Timing In The Stoneman Douglas Shooting
In the Stoneman Douglas High School shooting where 17 innocent teenagers were killed and another 17 were injured in one of the deadliest school massacres of all times. Nikolas Cruz came into Stoneman Douglas High School with an AR-15 style semi-automatic rifle and started shooting at 2:21 pm. Nikolas shot for 6 minutes straight, he then walked to Walmart, purchased a soda at a restaurant, and then hung out at McDonald’s before leaving there at 3:01. Then he was stopped by the police at 3:40 – 2 miles away from school. Thank God, Nikolas did not have more ammunition and kept going and killing lives after the 6 minutes of consistent shooting at the high school. It took the police 1 hour and 20 minutes to find him and Cruz was definitely not trying to hide.
Stoneman Douglas high school had a sheriff deputy on staff to protect the students. The security officer in the school went to a different building and was confused where the shooter was actually shooting – rendering his services useless to help keep the students safe. The police did not come into the building until 4 minutes after Cruz had left the school… 9 minutes after the incident happened. The surveillance footage had delay had the officers believed Cruz was still in the building. There have been three investigations into the timeline of the slower police response and to why that happened.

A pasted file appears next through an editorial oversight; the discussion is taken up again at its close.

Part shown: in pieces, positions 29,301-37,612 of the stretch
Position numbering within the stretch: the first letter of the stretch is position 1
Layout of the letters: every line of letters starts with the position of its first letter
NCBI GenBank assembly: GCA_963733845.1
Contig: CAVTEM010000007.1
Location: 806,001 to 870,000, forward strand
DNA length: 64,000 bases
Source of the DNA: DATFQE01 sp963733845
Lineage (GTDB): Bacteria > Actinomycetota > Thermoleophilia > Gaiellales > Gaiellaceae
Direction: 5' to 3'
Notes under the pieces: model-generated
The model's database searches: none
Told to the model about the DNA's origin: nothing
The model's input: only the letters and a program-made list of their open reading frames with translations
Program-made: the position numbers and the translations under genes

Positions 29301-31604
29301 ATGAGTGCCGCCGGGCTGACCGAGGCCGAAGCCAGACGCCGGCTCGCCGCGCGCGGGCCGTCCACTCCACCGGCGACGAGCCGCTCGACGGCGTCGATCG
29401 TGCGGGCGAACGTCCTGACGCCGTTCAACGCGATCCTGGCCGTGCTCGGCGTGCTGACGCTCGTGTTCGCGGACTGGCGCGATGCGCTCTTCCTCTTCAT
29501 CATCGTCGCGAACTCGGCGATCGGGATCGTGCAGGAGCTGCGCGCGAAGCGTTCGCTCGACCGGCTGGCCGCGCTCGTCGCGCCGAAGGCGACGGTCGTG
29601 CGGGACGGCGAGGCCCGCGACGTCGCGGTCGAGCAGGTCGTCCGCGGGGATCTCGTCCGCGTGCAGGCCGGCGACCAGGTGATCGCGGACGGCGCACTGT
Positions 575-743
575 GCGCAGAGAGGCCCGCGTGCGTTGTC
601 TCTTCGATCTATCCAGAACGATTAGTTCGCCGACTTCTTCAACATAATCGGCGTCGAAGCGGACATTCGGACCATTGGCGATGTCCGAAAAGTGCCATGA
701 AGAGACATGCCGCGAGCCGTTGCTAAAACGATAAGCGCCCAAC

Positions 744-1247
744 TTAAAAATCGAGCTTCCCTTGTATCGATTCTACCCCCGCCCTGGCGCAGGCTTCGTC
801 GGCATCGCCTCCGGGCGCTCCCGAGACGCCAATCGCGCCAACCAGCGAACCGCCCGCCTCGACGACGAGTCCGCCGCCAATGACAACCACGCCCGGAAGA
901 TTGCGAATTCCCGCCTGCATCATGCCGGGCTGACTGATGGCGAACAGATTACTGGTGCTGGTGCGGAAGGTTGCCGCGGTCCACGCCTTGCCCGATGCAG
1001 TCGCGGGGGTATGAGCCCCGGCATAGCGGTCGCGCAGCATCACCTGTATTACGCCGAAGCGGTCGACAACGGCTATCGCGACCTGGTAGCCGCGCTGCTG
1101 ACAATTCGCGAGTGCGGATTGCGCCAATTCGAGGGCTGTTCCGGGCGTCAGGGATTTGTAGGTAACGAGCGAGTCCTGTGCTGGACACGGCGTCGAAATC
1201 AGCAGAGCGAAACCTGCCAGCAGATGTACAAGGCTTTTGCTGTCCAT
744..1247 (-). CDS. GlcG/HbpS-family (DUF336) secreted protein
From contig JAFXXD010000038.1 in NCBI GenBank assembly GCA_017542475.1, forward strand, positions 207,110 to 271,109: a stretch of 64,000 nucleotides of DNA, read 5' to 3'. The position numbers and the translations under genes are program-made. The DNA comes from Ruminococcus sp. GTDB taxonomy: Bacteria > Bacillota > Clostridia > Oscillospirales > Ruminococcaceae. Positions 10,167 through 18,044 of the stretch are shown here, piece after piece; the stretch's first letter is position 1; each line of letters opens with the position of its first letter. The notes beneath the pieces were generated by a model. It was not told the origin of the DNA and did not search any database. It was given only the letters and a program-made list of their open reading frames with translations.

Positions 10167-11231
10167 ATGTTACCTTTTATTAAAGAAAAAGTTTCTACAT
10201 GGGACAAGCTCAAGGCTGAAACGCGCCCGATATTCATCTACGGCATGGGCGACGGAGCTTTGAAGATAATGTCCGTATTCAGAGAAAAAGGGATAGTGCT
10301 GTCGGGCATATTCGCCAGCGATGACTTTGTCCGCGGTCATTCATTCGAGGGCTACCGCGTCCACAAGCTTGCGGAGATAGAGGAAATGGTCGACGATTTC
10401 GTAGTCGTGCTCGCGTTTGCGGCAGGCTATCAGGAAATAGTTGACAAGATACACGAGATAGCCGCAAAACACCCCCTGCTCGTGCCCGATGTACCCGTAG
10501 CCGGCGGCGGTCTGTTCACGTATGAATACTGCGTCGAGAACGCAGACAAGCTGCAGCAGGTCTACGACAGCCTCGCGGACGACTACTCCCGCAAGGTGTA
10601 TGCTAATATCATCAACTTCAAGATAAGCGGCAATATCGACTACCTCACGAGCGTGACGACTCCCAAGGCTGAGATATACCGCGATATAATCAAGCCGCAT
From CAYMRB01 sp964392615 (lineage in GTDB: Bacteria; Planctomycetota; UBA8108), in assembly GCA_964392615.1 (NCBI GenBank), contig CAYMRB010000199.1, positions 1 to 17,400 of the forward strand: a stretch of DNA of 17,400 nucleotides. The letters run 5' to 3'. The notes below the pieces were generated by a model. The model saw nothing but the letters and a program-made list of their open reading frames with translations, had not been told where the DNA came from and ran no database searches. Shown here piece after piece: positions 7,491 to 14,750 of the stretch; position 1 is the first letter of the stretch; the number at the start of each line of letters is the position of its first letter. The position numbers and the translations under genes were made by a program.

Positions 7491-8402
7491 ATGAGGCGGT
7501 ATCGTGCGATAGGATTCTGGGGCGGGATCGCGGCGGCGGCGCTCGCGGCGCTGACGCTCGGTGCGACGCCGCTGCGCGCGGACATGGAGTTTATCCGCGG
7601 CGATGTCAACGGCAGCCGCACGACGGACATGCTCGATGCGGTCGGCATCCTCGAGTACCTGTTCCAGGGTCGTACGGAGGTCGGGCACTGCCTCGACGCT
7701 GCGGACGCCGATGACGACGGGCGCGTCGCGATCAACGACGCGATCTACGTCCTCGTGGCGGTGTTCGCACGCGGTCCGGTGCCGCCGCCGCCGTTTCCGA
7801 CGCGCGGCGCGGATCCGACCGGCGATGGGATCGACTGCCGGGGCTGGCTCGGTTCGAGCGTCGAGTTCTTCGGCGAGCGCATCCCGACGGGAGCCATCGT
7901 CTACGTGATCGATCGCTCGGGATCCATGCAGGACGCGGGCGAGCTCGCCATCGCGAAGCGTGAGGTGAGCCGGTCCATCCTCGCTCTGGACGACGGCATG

Police response to victims in these shootings is critical not only to stop the shooter but to help the victims. If they had Athena Security Cameras in place they might of been able to stop this whole incident. The faster you get the bleeding under control after a person has been shot the better for the patient and you have the opportunity to save their lives. “It’s disgraceful they didn’t get in there faster. It seems to me that if first responders had gotten in there more quickly, some of these people may not have bled to death. Lives might have been saved. The police didn’t get there until about 11 minutes after shooting and according to police reports people were still breathing” said Michael Udine, a Broward County commissioner. Victems in other rooms took the police up to 16 minutes to find them after they were shot.